A Thief River Falls chiropractor who was paid $1.1 million from false insurance claims was sentenced Tuesday for wire fraud and will spend just over two years in prison. Seven related charges were dismissed as part of a plea agreement.

Steven Richard Wiseth, 36, falsely billed insurance companies after hosting events, such as “ValenSpine’s Day,” at his Thief River Falls clinic, Health Quest Family Chiropractic, according to a federal indictment. From March 2013 to April 2015, he billed insurance companies more than $3.1 million worth of claims and was paid $1.1 million, court documents said.

Wiseth, who opened Health Quest in the early 2010s, would host promotional events where he would give away free food, drink, prizes and gift certificates to prompt current and prospective clients to visit the office. Charges said Wiseth would then bill the insurance companies for services not provided to guests during the events.

During his Feb. 13, 2014, “ValenSpine’s Day” event, Wiseth reported to insurers that he provided 641 services to 219 patients during the day, court documents said.

He held a grand opening event in March 2013, when the business moved locations and billed health insurers for 592 services that he claimed were performed on 178 patients.

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Widseth routinely billed for a treatment with a “wobble chair,” which is a device intended to develop core strength. Widseth claimed he’d spent at least eight minutes with clients individually working on the “wobble chair,” but court documents revealed he placed them in waiting rooms so patients would sit in them while waiting for appointments.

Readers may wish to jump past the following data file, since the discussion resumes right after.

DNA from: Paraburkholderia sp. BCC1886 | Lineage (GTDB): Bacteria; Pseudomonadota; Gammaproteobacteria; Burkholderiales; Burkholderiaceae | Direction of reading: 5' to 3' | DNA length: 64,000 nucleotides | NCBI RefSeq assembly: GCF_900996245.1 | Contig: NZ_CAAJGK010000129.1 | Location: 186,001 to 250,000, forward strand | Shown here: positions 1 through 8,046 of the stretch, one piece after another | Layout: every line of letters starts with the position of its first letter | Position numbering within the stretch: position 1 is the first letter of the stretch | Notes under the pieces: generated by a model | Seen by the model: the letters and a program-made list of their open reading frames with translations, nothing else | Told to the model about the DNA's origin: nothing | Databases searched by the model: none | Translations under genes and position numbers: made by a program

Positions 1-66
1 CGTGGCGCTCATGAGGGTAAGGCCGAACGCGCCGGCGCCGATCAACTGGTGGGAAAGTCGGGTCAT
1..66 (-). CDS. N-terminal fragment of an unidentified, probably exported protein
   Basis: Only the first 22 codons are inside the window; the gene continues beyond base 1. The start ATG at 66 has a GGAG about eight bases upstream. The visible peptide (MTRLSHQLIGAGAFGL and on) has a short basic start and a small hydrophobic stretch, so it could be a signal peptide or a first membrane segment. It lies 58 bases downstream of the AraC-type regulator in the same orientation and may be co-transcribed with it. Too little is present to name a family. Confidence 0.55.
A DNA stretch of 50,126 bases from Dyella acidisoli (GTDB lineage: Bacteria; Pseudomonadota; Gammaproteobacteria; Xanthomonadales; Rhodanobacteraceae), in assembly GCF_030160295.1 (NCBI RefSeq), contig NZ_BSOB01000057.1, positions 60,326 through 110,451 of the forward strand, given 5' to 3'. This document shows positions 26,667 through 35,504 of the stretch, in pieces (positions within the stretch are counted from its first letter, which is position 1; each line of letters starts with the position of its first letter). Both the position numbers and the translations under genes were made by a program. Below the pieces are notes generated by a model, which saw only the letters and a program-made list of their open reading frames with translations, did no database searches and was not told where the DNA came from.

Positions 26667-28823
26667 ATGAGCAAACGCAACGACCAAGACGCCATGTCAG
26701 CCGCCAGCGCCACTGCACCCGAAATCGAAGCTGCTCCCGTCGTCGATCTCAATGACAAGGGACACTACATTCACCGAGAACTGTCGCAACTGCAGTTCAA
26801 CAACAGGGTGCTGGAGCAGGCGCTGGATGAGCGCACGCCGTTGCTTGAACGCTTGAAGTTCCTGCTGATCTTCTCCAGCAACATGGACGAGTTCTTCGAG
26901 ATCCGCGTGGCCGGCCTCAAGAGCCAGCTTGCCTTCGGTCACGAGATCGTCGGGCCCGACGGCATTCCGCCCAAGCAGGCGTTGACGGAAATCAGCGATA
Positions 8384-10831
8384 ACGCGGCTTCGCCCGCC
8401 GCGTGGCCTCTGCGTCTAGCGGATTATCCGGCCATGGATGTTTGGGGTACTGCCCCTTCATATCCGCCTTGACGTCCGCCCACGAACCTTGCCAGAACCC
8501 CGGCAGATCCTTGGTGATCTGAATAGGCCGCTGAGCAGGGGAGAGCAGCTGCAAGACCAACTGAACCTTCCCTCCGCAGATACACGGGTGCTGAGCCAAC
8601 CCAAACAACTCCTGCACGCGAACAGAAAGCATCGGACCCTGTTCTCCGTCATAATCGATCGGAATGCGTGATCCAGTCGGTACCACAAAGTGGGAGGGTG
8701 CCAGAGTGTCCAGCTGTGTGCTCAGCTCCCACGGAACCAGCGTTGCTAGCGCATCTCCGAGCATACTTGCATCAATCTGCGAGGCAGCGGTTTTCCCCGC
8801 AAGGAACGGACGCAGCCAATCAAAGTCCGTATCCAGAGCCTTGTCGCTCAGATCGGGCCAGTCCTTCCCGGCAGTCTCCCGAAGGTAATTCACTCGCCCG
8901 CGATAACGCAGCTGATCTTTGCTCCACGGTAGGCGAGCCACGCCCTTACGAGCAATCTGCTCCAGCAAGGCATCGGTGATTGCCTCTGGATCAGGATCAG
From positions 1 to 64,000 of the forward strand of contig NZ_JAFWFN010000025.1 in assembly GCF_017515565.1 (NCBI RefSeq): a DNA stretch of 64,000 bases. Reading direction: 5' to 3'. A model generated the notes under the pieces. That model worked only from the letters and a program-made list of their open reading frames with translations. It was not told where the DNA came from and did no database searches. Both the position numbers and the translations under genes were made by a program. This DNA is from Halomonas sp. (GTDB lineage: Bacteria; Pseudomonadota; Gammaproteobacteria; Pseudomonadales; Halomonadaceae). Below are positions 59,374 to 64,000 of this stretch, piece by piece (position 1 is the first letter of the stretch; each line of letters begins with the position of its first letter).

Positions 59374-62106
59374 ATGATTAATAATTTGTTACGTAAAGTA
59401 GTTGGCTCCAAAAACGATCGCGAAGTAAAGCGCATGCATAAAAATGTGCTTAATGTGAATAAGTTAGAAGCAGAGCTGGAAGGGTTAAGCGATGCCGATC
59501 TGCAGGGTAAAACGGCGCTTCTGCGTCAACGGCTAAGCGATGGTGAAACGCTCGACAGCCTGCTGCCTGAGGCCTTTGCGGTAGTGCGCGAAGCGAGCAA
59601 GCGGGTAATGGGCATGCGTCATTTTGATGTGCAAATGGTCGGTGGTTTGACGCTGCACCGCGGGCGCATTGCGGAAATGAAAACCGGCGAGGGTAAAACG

Investigation by the Minnesota Commerce Fraud Bureau and the U.S. Postal Inspection Service led to federal charges.

Widseth opened a Grand Forks location in 2014, but it is not mentioned in the indictment.

Four charges of wire fraud and two charges of aggravated identity theft were dismissed as part of a plea agreement. Each wire fraud charge holds a maximum sentence of 20 years in prison.

The sentencing guidelines for Widseth said it would be appropriate to sentence him to 27 to 33 months imprisonment on the first count of wire fraud because of his otherwise clean criminal record and a reduction agreed to during the plea agreement. He was sentenced Tuesday to 27 months in prison.

Judge Patrick J. Schiltz, of the Minneapolis U.S. District Court, said Widseth’s fraud was “part of his routine business practice.”

After Widseth serves his sentence, he will be on supervised release for a year. He’s also ordered to pay $337,195 in restitution and the plea agreement calls for him to forfeit anything purchased from money traceable to the charges.

He is ordered to start serving his sentence by July 22.